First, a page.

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I didn’t really want to do this.
Crazy articles related to nutrition/supplementation that pop up in the media regularly get sent my way. Most often I can see the unscientific nonsense straight away, remind myself my time is best spent on other things and avoid engaging with it.
But somehow I now find myself writing this public response to one such opinion piece.
In this particular case, for reasons I’ll mention later, I feel the need to sufficiently address an article published on the 22nd of November in the Irish Independent.
The piece in question, penned by journalist Neil Francis, is provocatively titled “Jonah Lomu: A life lost needlessly”. (LINK)
On my first read through, I was blown away. But not in the manner the writer may have hoped. I was blown away by the sheer amount unscientific claims, scaremongering and ignorance. But more disturbingly, I found that the recent tragic death of All-Black Legend Jonah Lomu was being used as the emotional hook to pull readers into Francis’ ill-informed crusade against a perfectly safe supplement.
But I don’t want this to become a biased opinion piece like the original article. So instead I want this to be viewed as an open letter to the Irish Independent, addressing the points raised in the article through looking at what objective science has to say.
I will put all Francis’ quotes in blue so there is no confusion.
Let’s dig in shall we?
Creatine & Anabolic Steroids
Francis sets the stage early on, bringing up Lomu’s battle with Nephrotic syndrome (a kidney disorder).
The first red flag appears shortly after: “So what caused it? This is where I can only speculate.“
And speculate he does. In outrageously unscientific fashion.
Pretty soon, his biased agenda against creatine is evident and the blatantly false statements begin:
“It has the same effect as taking anabolic steroids without having the same properties”
Maybe I’m just naive and this is good writing. I mean, it certainly jolts the reader and it’s shocking tone is no doubt geared to be emotive.
Which would all be fine except for the inconvenience of that statement being 100% NOT true.
It shows a fundamental misunderstanding of what creatine actually does and how it works. (Ditto for steroids).
Let’s consider the effect that actual anabolic steroids can have on the body. They can directly influence increases in muscle mass. In fact a study that appeared in the New England Journal of Medicine exemplified this brilliantly.
In that 10 week study, carried out by Shalender Bhasin and colleagues, they divided subjects into four groups:
- Placebo injection (sesame seed oil) + no training whatsoever
- Placebo injection + resistance training program
- 600 mg/week of testosterone + no training whatsoever
- 600 mg/week of testosterone + resistance training program
Credit to Greg Nuckols for highlighting this study to me. (Read his much more detailed breakdown HERE.)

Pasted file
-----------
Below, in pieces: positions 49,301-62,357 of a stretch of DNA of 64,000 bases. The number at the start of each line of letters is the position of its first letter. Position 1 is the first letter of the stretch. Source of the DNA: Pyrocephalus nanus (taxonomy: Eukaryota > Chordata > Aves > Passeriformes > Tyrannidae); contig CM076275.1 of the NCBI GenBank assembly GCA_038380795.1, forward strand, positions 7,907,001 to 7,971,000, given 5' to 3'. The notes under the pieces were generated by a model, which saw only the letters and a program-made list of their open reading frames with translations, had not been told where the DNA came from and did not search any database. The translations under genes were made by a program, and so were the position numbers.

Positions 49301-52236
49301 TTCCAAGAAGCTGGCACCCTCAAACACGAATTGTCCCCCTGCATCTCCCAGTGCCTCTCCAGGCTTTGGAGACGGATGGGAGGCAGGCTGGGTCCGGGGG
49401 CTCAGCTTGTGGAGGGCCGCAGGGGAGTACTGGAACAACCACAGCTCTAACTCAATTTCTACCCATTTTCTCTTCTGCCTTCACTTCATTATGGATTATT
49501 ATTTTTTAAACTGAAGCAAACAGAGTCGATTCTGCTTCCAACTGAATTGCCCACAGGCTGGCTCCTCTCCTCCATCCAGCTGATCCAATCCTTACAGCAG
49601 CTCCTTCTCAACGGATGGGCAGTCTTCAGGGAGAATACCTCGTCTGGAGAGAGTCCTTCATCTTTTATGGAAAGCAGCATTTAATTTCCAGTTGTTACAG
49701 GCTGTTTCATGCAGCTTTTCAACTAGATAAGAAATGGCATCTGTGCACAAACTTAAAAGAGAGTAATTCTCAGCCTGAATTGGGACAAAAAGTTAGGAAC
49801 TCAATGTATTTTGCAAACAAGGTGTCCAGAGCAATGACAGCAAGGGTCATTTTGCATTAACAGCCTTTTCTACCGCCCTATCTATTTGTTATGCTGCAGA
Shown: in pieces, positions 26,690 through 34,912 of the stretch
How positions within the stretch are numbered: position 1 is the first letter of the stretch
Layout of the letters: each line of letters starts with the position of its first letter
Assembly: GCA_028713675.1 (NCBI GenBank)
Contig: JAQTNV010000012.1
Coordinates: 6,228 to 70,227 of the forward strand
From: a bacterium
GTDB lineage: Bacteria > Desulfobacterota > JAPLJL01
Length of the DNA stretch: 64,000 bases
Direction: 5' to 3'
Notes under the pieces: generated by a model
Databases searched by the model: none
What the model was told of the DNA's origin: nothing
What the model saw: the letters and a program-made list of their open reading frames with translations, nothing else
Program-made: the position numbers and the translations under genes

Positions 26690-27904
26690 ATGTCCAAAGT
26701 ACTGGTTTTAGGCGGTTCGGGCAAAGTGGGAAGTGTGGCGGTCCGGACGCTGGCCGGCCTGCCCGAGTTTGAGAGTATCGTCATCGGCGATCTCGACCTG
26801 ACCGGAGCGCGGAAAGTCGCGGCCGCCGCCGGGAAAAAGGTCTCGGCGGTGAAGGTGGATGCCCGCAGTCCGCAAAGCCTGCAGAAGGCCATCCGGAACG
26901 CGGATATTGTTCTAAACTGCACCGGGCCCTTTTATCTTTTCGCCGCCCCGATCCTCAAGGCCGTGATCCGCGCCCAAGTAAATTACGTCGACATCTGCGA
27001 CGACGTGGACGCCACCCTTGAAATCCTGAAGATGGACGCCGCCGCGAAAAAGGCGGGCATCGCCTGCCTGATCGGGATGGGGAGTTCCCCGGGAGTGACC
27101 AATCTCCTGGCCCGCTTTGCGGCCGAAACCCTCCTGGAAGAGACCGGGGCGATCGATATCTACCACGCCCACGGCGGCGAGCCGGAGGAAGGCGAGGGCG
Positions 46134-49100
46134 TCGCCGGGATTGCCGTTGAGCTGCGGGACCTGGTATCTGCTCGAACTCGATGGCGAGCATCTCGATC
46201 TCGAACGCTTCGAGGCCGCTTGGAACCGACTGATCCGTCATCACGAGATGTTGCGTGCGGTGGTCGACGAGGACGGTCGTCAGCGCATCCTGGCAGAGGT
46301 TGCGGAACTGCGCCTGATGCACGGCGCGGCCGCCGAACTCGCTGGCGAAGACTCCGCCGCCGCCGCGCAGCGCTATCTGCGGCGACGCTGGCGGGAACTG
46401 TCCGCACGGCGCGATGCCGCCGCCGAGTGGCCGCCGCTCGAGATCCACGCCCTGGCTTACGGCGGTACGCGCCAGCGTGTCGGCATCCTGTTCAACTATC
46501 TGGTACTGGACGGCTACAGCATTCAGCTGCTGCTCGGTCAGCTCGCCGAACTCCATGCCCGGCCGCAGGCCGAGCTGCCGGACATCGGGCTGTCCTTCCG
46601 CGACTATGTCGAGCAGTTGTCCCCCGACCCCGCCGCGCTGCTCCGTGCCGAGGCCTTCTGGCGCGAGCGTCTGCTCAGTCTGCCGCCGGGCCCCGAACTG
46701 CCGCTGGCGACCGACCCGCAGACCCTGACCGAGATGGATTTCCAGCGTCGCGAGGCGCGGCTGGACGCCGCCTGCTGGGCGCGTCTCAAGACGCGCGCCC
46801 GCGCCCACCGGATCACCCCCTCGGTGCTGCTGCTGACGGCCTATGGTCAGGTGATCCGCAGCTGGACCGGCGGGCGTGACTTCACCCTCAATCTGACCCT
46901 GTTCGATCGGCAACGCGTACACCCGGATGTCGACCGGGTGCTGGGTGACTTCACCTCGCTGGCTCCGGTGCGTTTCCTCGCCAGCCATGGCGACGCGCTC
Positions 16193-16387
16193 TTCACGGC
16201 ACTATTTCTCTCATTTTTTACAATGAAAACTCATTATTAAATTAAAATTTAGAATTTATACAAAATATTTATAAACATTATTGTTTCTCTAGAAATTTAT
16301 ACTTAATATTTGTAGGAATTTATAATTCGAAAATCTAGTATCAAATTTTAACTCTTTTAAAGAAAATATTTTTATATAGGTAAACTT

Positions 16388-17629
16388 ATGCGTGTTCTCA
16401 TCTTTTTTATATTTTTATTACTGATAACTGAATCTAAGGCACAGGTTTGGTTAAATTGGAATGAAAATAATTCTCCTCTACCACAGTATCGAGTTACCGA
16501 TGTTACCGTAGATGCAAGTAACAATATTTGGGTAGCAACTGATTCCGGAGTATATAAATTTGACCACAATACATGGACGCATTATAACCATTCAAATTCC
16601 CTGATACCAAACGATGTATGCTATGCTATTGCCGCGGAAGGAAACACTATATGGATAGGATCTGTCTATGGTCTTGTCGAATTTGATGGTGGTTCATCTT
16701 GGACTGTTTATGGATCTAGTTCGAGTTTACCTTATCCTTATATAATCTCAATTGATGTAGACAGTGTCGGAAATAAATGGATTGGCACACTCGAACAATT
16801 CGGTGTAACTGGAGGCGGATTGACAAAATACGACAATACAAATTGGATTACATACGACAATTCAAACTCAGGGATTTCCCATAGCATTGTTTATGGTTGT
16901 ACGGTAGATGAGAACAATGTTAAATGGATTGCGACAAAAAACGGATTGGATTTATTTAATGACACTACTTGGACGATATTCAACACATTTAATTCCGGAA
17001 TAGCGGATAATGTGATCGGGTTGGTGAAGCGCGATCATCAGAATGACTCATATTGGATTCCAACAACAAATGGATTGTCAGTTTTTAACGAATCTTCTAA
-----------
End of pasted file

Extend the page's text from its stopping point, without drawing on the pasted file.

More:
The most interesting finding from this study for the purposes of the point in question is what happened in the group who took the steroids but did ZERO training for 10 weeks…
Those who took testosterone, whilst doing ZERO training, gained slightly MORE muscle mass than those who completed a good quality “bodybuilding-esque” training program for 10 weeks without steroids.
Do you know what happens to your muscle mass if you take creatine for 10 weeks and do no training?
True, people use creatine supplementation when trying to gain weight. But creatine does NOT directly build muscle.
It retains water in the muscle and enhances performance in the gym, thus indirectly helping to build muscle. Taking it alone will not build muscle. Taking steroids alone, will. So…
Taking a creatine supplement does NOT have the same effect as taking anabolic steroids.
Health Concerns Raised
“… but what happens if you are a mutton head and don’t read the instructions and take three or four times the dosage without a break? …
Any Creatine your body does not use is excreted as a waste product called creatinine. If you take 20g a day of Creatine your body will not be able to use most of it and will have to excrete the excess.
Over time this constant excretion of creatinine can put a lot of work on your kidneys and liver. If you force them to work too hard that can lead to serious problems.”
It’s clear that Francis is implying that long-term use of creatine can harm your kidneys and liver, especially if it’s above the recommended dosage.
But does he have any evidence to support this?
Credit where credit is due. While Neil Francis does indeed choose to ignore all of the data on the safety of creatine (I’ll get to this later), he does eventually reach a point in the article where he attempts to use at least one research paper to back up his claims.
However the sole paper he sights, highlights hilariously how out-of-touch he is with how one should use science to draw sensible conclusions…
He references a case study of ONE patient who was taking 200 grams of creatine a day. No, that’s not a typo. Two hundred grams per day. 40 times the standard dose.
But the best part is still to come. You know what else was reported about the guy in that case study?
He was “… a 22-year-old who had been continuously taking methandion in a large quantity”
Do you know what “methandion” is?
Yep, we have a 22 year old taking huge amounts of an anabolic steroid everyday and adding in 200 grams of creatine for good measure, and he ends up with issues.
Pretty clear what to conclude from this; Obviously that no one should take creatine, right? Hilarious stuff.
Is Creatine Safe? Here’s What Science Says
Here’s what the current evidence base tells us about creatine (links to peer-reviewed research papers included):